The student debt crisis is a burden on millions of Americans. But a bailout on the backs of taxpayers who didn’t go to college is regressive and unfair. Instead, we should send the bill for exploding loan debt where it belongs: with universities that have gotten rich and powerful by overcharging both their students and taxpayers. 

How much do you know about student loan debt and taxing universities? Play “Two Truths and a Lie” to find out. 

A. The biggest beneficiaries of student loan forgiveness are from lower-income backgrounds. 
B. The student debt crisis is really a college cost crisis. 
C. Universities helped create the student debt problem. 

A. LIE! Universities have benefited the most from student loan programs, subsidies, and other taxpayer-funded programs, all while raising tuition for students well above inflation. Other than universities themselves, the biggest beneficiaries of student loan forgiveness are in the professional class, while people from lower-income backgrounds are simply being priced out of attending college at all. According to a study from the University of Chicago, full loan forgiveness would pay out only one dollar to the bottom quintile of the income spectrum, compared with seven dollars to the top quintile. Instead of helping students from low-income families, federal student loan programs helped price them out of universities. For every additional loan dollar the government approves, universities are free to raise their tuition.  

B. TRUTH! Why has student loan debt gone from a responsible investment in one’s future to an unsustainable disaster in just a couple decades? In short, the answer is that the student debt crisis is really a college cost crisis. The cost of sending a child through college has soared radically above the rate of inflation—by 40 percentage points—for decades. At already high-tuition private institutions, costs have doubled between 1990 and 2020 in inflation-adjusted dollars, while at lower-tuition public schools, they’ve tripled. Add in the cost of living, expensive textbooks, and other expenses, and it’s easy to see how the typical 18-year-old cannot cover much of the bill even if he works part- or full-time while in school. College costs inflated this much because of a combination of policy decisions, including federal student loan programs, subsidies and incentives to get a four-year degree, and degree requirements for jobs.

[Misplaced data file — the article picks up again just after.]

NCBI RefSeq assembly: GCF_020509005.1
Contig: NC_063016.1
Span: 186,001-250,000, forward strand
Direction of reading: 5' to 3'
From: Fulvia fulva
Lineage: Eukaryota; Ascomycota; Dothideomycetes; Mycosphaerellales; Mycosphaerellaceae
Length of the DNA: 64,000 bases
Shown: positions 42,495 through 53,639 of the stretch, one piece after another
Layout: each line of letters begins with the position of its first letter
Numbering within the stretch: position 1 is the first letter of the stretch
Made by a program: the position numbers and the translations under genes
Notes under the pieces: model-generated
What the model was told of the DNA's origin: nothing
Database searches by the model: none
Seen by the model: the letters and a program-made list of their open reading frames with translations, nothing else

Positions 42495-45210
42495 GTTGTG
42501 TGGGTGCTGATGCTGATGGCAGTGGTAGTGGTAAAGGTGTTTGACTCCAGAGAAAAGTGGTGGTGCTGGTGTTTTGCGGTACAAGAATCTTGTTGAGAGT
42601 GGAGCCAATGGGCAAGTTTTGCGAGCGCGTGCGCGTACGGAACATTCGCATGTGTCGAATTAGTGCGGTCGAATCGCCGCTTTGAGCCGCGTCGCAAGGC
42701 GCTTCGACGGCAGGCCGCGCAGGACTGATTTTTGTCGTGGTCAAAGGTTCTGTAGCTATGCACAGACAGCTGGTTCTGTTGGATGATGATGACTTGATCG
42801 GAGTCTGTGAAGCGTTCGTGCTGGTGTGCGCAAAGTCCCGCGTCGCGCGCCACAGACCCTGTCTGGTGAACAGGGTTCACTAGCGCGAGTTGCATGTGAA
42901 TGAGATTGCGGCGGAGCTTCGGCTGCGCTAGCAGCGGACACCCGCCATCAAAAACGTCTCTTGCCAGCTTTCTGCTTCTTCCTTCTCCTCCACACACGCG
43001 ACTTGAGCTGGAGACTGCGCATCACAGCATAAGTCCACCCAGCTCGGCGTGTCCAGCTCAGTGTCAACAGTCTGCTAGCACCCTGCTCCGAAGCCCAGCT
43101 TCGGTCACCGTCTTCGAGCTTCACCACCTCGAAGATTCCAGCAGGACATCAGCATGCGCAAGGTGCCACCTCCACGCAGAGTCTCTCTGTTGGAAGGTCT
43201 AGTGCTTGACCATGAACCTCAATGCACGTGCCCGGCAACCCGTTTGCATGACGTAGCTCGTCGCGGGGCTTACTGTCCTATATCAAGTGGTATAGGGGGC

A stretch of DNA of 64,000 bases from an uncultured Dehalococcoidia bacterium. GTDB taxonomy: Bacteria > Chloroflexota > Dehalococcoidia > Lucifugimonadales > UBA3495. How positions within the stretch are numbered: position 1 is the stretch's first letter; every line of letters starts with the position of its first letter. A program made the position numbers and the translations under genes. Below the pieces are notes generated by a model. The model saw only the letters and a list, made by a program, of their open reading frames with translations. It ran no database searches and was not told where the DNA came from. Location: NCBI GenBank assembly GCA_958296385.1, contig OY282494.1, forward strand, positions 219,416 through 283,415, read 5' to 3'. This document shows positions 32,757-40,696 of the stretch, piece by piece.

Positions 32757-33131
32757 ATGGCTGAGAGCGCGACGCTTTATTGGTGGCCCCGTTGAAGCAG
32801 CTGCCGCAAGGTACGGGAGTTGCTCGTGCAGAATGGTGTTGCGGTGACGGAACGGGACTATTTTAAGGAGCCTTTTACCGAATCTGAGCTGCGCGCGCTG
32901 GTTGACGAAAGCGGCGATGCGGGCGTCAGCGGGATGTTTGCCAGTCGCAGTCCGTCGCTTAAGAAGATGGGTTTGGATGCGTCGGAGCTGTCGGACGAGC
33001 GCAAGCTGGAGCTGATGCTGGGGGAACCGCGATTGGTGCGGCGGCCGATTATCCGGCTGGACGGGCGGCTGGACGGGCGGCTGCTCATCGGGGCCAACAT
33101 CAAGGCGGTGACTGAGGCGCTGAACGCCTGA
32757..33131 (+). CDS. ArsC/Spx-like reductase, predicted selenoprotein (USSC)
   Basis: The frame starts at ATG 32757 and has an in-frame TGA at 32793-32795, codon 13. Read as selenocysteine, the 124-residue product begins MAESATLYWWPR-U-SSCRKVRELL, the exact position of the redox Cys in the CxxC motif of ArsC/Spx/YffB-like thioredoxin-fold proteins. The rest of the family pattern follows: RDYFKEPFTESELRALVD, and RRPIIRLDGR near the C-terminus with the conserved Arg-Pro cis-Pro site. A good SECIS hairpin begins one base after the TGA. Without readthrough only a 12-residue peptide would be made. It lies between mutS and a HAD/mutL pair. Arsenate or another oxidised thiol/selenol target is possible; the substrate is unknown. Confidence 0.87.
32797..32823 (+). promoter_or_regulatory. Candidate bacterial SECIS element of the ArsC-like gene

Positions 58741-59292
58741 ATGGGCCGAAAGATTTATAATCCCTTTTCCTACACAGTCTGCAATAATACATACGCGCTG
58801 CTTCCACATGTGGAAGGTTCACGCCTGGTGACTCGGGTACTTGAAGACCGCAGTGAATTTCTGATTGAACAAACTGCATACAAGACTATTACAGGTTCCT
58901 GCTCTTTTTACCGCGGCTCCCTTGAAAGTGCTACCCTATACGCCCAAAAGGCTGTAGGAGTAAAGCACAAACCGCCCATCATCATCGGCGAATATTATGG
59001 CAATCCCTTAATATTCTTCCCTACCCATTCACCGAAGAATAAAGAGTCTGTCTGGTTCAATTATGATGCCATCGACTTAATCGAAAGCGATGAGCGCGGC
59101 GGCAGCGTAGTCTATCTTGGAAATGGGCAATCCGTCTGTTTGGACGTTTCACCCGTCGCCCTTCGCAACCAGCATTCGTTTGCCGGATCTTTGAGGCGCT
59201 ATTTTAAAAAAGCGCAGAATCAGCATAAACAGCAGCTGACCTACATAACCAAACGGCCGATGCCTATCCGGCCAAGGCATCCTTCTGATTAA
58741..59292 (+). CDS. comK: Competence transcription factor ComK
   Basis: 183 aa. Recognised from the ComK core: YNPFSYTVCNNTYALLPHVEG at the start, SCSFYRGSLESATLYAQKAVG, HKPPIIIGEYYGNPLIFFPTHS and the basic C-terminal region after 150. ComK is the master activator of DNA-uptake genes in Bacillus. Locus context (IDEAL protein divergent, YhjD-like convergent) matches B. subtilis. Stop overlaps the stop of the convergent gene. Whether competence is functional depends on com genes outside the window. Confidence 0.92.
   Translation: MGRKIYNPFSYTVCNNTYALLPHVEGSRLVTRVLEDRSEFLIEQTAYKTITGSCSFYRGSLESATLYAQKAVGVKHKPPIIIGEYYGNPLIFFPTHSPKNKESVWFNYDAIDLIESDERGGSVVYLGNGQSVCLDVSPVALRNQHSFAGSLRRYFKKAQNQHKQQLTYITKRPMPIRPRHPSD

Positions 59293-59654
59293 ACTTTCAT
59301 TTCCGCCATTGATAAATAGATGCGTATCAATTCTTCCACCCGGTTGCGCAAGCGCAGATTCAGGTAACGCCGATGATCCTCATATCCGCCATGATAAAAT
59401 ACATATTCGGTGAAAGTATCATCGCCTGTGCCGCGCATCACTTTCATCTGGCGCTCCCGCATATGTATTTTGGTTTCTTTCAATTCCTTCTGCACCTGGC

C. TRUTH! While universities are reaping the benefits of all the advantages afforded to them under the status quo, the corresponding payback they’re delivering to their students, American taxpayers, and the country at large is declining or non-existent. Asking the majority of Americans without four-year degrees to pay off the loans of doctors and lawyers isn’t a just way to solve the problem. Instead of eating the cost of band-aid plans to prop up a system that already benefits elites at the expense of average Americans, we should solve the student debt crisis by demanding that the institutions which benefited from creating it foot the bill for the solution. We should tax universities to pay for student loan forgiveness.

Bottom Line: Universities earned their special status compared with businesses selling other goods and services by promising wide benefits to the whole society, promises they have not kept. Instead, they’ve become conduits to wealth and power on the backs of benefits granted by taxpayers and repaid them by making college unaffordable for the working and middle class and orchestrating a woke cultural revolution through their graduates. Universities helped create the student loan problem and have made life more difficult for 30 years of their graduates. Taxing them, rather than taxpayers, for student debt forgiveness is both the prudent and just solution to the student debt crisis.

Read the Policy Focus on taxing universities to learn more.